Alldritt’s quality cannot be nullified, but Leinster must find a way to limit his impact on the match, especially his ball carrying from the base of the scrum.
While there is a swag full of positives for La Rochelle, there are also a number of problems with several of their key international players. Skelton is very short of match time, Tawera Kerr-Barlow has two broken bones in his hand and Vito is carrying a serious ankle injury.
Significantly their Kiwi outhalf, Ihaia West, is kicking at only 78 per cent from the tee. If West’s first shot is on target then he can have a good day. If he misses and his body language collapses then his goal kicking can become a train wreck.
Despite all the emotion surrounding Ireland’s deep and honest support for Ronan O’Gara, support that I share, the harsh reality is that La Rochelle are glaring into the abyss of two successive Champions Cup final defeats. Make no mistake, La Rochelle as an organisation, are under massive pressure. Far more than Leinster.
While O’Gara is seeking to invoke a long ago Munster like, emotional game from his players, ironically, it is the Leinster of today who resemble what Munster used be. Leinster are coached by one of their own favourite sons, with 20 players born and bred in the province. All playing for their jersey, school, junior club, family and their brother team-mates.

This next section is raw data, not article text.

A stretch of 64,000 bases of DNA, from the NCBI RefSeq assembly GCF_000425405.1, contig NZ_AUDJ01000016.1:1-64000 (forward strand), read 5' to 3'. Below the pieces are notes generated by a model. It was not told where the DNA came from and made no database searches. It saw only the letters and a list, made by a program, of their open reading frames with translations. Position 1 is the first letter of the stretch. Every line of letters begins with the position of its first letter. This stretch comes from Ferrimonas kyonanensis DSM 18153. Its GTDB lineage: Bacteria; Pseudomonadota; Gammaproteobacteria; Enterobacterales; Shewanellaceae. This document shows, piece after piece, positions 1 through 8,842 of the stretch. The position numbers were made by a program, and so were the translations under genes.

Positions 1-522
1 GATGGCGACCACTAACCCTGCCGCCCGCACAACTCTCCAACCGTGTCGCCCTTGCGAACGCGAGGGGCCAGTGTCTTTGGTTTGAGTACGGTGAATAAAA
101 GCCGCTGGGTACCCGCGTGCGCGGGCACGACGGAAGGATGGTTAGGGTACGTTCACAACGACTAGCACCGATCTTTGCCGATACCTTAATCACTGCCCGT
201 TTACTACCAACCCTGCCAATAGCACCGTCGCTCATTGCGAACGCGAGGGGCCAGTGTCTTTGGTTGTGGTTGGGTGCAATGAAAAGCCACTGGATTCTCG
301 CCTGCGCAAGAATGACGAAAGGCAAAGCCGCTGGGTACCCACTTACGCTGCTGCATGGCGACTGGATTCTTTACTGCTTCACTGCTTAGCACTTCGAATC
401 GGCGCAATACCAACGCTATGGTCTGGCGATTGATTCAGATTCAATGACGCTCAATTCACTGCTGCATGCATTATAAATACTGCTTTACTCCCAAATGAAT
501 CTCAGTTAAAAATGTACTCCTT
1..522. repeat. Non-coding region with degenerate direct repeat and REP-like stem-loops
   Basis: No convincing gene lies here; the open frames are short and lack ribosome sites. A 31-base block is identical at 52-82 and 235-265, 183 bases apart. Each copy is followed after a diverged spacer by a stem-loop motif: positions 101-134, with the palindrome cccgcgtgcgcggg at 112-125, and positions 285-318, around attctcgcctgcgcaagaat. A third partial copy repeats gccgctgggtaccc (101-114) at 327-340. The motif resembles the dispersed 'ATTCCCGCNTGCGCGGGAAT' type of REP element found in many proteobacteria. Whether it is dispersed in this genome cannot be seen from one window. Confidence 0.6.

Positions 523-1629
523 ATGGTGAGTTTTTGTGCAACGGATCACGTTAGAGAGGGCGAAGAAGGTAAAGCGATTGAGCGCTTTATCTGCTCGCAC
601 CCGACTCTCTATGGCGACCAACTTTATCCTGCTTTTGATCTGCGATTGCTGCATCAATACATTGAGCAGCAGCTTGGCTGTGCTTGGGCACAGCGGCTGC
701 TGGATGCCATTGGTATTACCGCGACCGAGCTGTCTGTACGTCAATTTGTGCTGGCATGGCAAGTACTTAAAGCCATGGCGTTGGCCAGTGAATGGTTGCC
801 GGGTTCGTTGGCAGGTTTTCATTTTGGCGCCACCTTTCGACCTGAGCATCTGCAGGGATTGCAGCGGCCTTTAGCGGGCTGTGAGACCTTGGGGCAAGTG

Added to their deep link with their community, the Leinster players are angry. They have listened in silence to all the talk of being bashed up by La Rochelle in last year’s semi-final. Within the highly competitive environment of elite rugby, that type of humiliating gossip makes part of today about revenge.
The fact that there are Munster men in charge of La Rochelle only makes it juicier for the Leinster players. The real emotional performance in today’s match may very well come from the team wearing blue.
There is also an extra dimension in play for Leinster. This is the intangible belief that sits deep in the beating heart of their club. Leinster live by the philosophy that running rugby, played with high skill and high tempo, is not only the Leinster way to play and win, it is the only way.
There will be no compromises on this philosophy today. Leinster do not want to just win, they are demanding of themselves to make a statement of winning by playing the game their way. There will be no ambushes. Leinster will be kicking the front door down and coming for La Rochelle, as they came for Leicester and Toulouse, in a full-frontal assault of high tempo, running, Leinster style rugby.
As we have heard so often in the past, Leinster want to enforce their game plan on the opposition. La Rochelle understand what is coming their way. Being able to stop it is entirely another matter.
For both teams at the Stade Velodrome the stakes are unimaginably high. For the victor, the much longed for star will be awarded to sit beside the enormous glory. For the team that is defeated, the downsides are far too great to even contemplate. At full-time the beauty and the terror of rugby will be laid bare for the world to see.
Hope and opportunity. Revenge and redemption. Elation and despair. Heartbreak and longing. The victor and the vanquished.
A fascinating battle awaits in a final worthy of this great competition.